John and I met at Taqueria La Zacatecana in May 2011 to discuss combining forces.
In case you don’t follow my “big” blog, Grid Chicago, you must know that we’ve moved. My blogging partner John Greenfield and I work for OpenPlans and launched Streetsblog Chicago on Tuesday, January 22, 2013.
Here’s the Grid Chicago origin story that I wrote to signal the change:
Back in 2010, I started corresponding with Streetsblog’s Ben Fried about getting a version of the site started in Chicago. Streetsblog was my favorite transportation blog and I viewed it as the gold standard in local, grassroots transportation news writing. I wasn’t alone. Getting a Streetsblog up and running in Chicago had been an elusive goal for many people involved in the local sustainable transportation and planning scene.
On a visit to New York that year, I met Ben at the OpenPlans office in Lower Manhattan. We spoke about how Streetsblog NYC started in 2006 and how they launched each subsequent city. What I took away was that in order to produce a site like Streetsblog, you need the funding to hire people who can devote a lot of time to it. I left New York excited about all theprogressive transportation changes taking place there, but thinking that I probably wouldn’t be starting a Streetsblog in Chicago.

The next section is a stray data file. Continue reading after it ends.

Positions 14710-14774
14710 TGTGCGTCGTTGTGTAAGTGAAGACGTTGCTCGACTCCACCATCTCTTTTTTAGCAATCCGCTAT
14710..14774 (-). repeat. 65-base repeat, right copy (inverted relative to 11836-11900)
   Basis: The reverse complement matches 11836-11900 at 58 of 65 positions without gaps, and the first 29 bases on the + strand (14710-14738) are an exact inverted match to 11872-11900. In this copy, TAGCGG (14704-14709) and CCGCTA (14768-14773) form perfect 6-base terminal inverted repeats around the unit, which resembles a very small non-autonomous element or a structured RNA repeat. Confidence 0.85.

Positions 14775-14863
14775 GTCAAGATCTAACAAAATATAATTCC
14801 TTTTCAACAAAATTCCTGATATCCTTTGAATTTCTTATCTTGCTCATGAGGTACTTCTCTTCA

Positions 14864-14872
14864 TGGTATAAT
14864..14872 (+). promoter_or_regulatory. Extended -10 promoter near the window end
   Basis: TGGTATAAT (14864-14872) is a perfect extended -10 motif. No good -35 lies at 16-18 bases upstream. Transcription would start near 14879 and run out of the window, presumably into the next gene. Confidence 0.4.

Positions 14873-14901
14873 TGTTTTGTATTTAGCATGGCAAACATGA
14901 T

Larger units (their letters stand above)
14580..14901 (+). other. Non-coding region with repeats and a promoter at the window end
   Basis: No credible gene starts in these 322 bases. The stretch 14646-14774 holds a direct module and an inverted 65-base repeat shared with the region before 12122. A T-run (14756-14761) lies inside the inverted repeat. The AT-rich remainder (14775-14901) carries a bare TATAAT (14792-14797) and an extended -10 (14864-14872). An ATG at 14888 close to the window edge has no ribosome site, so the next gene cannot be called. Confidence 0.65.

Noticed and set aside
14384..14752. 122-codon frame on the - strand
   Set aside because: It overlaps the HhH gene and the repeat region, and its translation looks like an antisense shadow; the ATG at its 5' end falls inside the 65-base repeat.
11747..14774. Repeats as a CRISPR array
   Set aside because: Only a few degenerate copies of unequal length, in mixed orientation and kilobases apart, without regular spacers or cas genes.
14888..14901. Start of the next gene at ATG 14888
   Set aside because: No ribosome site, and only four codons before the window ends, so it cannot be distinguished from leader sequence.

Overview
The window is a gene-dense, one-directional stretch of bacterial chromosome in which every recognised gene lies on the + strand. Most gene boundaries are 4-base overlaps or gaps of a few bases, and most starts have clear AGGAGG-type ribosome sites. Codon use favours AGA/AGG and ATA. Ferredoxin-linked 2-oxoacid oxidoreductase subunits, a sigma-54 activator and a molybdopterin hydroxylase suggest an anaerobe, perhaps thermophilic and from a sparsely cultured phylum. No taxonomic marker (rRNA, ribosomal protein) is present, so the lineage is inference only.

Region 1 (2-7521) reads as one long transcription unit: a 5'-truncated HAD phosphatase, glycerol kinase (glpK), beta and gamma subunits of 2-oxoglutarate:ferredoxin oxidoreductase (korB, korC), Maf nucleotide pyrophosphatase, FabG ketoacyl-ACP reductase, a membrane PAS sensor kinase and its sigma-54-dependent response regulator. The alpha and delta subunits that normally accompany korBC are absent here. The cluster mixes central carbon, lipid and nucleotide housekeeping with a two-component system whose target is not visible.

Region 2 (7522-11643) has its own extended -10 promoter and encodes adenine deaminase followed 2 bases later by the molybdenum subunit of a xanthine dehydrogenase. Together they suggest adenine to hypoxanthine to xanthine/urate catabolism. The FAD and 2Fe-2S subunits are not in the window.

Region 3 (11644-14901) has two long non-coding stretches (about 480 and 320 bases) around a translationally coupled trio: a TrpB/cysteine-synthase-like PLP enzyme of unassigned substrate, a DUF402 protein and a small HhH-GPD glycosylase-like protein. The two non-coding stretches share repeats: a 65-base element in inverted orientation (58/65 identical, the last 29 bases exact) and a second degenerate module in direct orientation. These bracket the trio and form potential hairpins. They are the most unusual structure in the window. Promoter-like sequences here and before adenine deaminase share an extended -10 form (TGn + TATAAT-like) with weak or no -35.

I’d had my personal blog, Steven Can Plan, since 2007, and that’s where I expressed my perspectives on cities and transportation, but I wanted to publish more frequently and reach a wider audience. I needed a partner. Fast forward to spring 2011. I was speaking to my friend Kevin Monahan about my desire to create a more popular blog to discuss transportation issues in Chicago, with a bent on advocating for more and better walking, biking, and transit infrastructure.
Kevin told me to get in touch with John Greenfield, an acquaintance of mine who, like me, had previously worked on bike parking projects at the Chicago Department of Transportation (he left a bit before I started there). At the time John was writing a sustainable transportation blog called Vote With Your Feet, and he was also interested in creating a more ambitious website.